If you’re reading this, there’s a decent chance you’ve been on one side or the other of this conversation. It’s pleasant at first. You run into an old friend and catch up. Soon, one of you who’s on the board of a great local nonprofit, learns that the other makes websites for a living. Then comes the ask. The nonprofit needs a new website. Is there a chance that the website builder might do one for free? It’s for a good cause!
I’ve been on the receiving end of this conversation many times, and have built free sites as a result. After all, it’s hard to say no to a good cause that only needs a simple site. But, I think that it’s time to reconsider whether that’s the best way to handle this situation.
The Perfect Volunteer
If your organization has a large committed corps of volunteers, you may find a volunteer that has the time, expertise, and commitment to build a website. While there’s nothing inherently wrong with this, the old adage still applies: there’s no such thing as a free
While you may not pay money for a site made by a volunteer, you almost certainly pay with at least a few of the following:
- poor planning,
- inflexibility (read: the website launch is delayed…three times),
- missing features,
- no long-term support.
This list reveals what I see as the holy trinity of requirements for a volunteer-built website: time, expertise, and commitment.
- Time: Your volunteer must have the time to plan a website, build it, fix any lingering problems, train someone to maintain it, and be around to solve future maintenance issues.
- Expertise: Some people see volunteering as a way to build their skills. ((In fact, some nonprofits pitch this as a reason to build their website for free. When I read ads like that, I am always disappointed to think that the nonprofit expects their new website to not be professional and well-built.)) “I’ve-done-this-one-time-before” volunteers can cause more problems than they solve.
- Commitment: I’ve worked on free websites for causes that I am passionate about, but when push comes to shove, my volunteering commitments are easily pushed to the back burner. This arises from having a profession that’s also a hobby. In cases like this, burnout—despite strong interest from the volunteer—may be just around the corner.
At least in my personal experience, I have found a solution to this problem: pay-what-you-can payments supplemented by alternate forms of compensation.
That’s a two-part solution so let’s break it down.
First, there’s the pay-what-you-can piece. This is exactly what it sounds like. A client tells me how much they can afford to pay, and then I work with them to give them a full-featured website for the heavily discounted amount. I may ask that the client drop a few time-consuming features, but only if that feature is non-essential or replaced with something near equivalent. In extreme cases, payments are only a couple hundred dollars (which depending on the project might be too little), but in others, it ends up being half or two-thirds of what I would normally charge.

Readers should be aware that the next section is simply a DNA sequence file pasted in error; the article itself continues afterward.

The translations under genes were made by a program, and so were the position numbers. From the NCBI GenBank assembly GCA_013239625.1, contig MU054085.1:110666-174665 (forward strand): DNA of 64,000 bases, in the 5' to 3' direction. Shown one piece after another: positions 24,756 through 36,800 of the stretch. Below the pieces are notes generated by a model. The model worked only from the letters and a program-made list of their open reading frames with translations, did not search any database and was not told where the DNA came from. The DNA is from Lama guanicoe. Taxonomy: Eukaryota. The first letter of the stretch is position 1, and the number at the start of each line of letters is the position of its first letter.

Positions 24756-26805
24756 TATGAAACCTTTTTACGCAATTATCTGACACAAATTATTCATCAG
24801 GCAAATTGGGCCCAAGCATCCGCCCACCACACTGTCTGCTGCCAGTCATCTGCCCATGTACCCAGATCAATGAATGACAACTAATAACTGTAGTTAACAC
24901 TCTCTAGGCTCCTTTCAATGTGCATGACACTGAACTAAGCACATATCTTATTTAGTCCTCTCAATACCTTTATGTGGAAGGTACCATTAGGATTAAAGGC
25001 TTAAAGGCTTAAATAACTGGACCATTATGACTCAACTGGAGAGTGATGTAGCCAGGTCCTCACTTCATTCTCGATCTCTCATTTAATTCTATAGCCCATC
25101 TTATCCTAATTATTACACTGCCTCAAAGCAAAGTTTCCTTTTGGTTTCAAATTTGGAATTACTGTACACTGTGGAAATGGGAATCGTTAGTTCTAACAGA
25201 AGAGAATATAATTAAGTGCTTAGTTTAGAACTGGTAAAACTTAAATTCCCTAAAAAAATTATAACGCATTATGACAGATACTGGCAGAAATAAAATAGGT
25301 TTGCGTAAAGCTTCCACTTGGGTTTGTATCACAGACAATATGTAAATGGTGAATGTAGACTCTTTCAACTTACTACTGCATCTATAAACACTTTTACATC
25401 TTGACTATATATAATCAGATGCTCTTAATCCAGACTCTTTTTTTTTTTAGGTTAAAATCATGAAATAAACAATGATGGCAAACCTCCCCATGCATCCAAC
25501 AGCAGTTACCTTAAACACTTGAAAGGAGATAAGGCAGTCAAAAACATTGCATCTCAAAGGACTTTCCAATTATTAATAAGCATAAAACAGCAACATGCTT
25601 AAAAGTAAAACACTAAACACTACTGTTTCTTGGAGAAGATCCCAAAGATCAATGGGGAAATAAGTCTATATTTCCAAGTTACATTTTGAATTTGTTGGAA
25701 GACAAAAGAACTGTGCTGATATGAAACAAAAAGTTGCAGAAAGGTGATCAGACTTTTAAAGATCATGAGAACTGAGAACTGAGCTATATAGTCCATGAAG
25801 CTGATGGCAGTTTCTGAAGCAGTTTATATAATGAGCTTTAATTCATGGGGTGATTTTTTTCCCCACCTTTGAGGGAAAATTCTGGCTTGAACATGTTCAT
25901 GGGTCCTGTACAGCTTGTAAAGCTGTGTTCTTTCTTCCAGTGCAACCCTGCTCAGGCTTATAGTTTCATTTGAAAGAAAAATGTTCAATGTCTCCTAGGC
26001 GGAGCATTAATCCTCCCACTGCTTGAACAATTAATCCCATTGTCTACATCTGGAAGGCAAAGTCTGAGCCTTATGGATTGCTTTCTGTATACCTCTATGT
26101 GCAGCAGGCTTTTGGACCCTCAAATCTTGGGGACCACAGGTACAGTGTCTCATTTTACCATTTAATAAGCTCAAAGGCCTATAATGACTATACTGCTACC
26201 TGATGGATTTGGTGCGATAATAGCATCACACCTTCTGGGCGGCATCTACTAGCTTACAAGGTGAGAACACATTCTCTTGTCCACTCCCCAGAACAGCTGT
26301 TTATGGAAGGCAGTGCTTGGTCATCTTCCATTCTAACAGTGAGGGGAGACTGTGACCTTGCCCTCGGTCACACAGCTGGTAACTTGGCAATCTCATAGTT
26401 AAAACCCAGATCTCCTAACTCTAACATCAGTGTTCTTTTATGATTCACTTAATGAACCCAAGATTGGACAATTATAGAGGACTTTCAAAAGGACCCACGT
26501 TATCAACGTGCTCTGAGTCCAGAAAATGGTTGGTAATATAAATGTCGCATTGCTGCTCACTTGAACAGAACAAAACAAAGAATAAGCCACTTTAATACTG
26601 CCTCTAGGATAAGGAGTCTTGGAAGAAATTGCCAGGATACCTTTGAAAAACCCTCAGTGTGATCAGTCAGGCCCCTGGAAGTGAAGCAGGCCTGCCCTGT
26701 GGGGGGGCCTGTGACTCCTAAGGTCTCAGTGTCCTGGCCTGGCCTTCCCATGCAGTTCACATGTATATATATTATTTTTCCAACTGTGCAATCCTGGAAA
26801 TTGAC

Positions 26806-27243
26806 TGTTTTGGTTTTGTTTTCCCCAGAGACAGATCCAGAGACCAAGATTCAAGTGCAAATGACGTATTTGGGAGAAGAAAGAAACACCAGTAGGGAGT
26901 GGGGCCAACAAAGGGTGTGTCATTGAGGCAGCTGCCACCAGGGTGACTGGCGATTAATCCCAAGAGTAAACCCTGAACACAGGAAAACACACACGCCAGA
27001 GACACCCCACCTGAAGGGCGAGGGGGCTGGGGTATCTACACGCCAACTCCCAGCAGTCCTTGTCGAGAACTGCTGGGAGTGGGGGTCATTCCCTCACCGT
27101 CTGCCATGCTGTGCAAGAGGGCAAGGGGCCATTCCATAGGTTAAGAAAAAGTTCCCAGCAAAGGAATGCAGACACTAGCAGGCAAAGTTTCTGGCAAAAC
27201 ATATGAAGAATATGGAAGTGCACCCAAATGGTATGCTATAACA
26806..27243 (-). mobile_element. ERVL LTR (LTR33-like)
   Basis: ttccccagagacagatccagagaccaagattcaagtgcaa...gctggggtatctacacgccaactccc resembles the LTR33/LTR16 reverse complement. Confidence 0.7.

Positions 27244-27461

Second, I work with clients to find forms of extra compensation other than money. This includes everything from a shortening of the project timeline to giving me a recommendation on LinkedIn or featuring me in a blog post. They might even be able to barter a members’ skills or give me free tickets to an event. It’s ok to get creative, just remember the goal, acknowledge and compensate the person giving you a discount on your website.
And, after all that, I still get the satisfaction of supporting a worthy organization!
Why I Think This is Better
In the end, some flexibility and creativity lets you compensate the person building your website. It’s important to recognize the effort of someone who is producing a high-quality website for your organization. For the website builder, this payment leads to increased investment in the project, and, even lets them justify working on the project during work hours (when the best work gets done!).
Pay in Full if you Can
Having said all of this, I still think nonprofit organizations should pay in full whenever possible. Nonprofits should invest in strong communication and outreach, and websites play a key role in that work. If you can budget for a full website, do it. ((This may require thinking ahead and getting a quote in one fiscal year and budgeting it for the next.))
One of the reasons I want to work with nonprofits, is that I strongly believe that small- and medium-sized nonprofits deserve strong websites that build a meaningful internet presence. However, I still need to make a living. Otherwise, I’ll be a no-profit web designer instead of a nonprofit web designer.